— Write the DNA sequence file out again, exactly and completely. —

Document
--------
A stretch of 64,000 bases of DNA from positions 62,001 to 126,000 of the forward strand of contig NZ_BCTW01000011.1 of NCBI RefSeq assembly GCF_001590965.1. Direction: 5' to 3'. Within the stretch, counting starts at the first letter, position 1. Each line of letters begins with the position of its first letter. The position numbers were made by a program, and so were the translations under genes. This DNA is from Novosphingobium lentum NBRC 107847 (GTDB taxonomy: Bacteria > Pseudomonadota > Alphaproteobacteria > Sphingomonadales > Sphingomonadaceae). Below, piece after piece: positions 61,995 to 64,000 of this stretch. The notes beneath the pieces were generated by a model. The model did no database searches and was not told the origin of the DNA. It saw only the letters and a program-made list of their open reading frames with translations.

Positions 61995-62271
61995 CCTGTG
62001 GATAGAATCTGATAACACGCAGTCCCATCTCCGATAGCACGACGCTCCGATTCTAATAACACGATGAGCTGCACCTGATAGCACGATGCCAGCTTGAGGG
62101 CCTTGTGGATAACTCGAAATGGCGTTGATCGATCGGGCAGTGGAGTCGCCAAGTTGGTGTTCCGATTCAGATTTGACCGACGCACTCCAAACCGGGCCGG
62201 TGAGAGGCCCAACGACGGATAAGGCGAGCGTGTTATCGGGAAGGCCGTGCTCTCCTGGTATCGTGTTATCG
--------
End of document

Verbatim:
A stretch of 64,000 bases of DNA from positions 62,001 to 126,000 of the forward strand of contig NZ_BCTW01000011.1 of NCBI RefSeq assembly GCF_001590965.1. Direction: 5' to 3'. Within the stretch, counting starts at the first letter, position 1. Each line of letters begins with the position of its first letter. The position numbers were made by a program, and so were the translations under genes. This DNA is from Novosphingobium lentum NBRC 107847 (GTDB taxonomy: Bacteria > Pseudomonadota > Alphaproteobacteria > Sphingomonadales > Sphingomonadaceae). Below, piece after piece: positions 61,995 to 64,000 of this stretch. The notes beneath the pieces were generated by a model. The model did no database searches and was not told the origin of the DNA. It saw only the letters and a program-made list of their open reading frames with translations.

Positions 61995-62271
61995 CCTGTG
62001 GATAGAATCTGATAACACGCAGTCCCATCTCCGATAGCACGACGCTCCGATTCTAATAACACGATGAGCTGCACCTGATAGCACGATGCCAGCTTGAGGG
62101 CCTTGTGGATAACTCGAAATGGCGTTGATCGATCGGGCAGTGGAGTCGCCAAGTTGGTGTTCCGATTCAGATTTGACCGACGCACTCCAAACCGGGCCGG
62201 TGAGAGGCCCAACGACGGATAAGGCGAGCGTGTTATCGGGAAGGCCGTGCTCTCCTGGTATCGTGTTATCG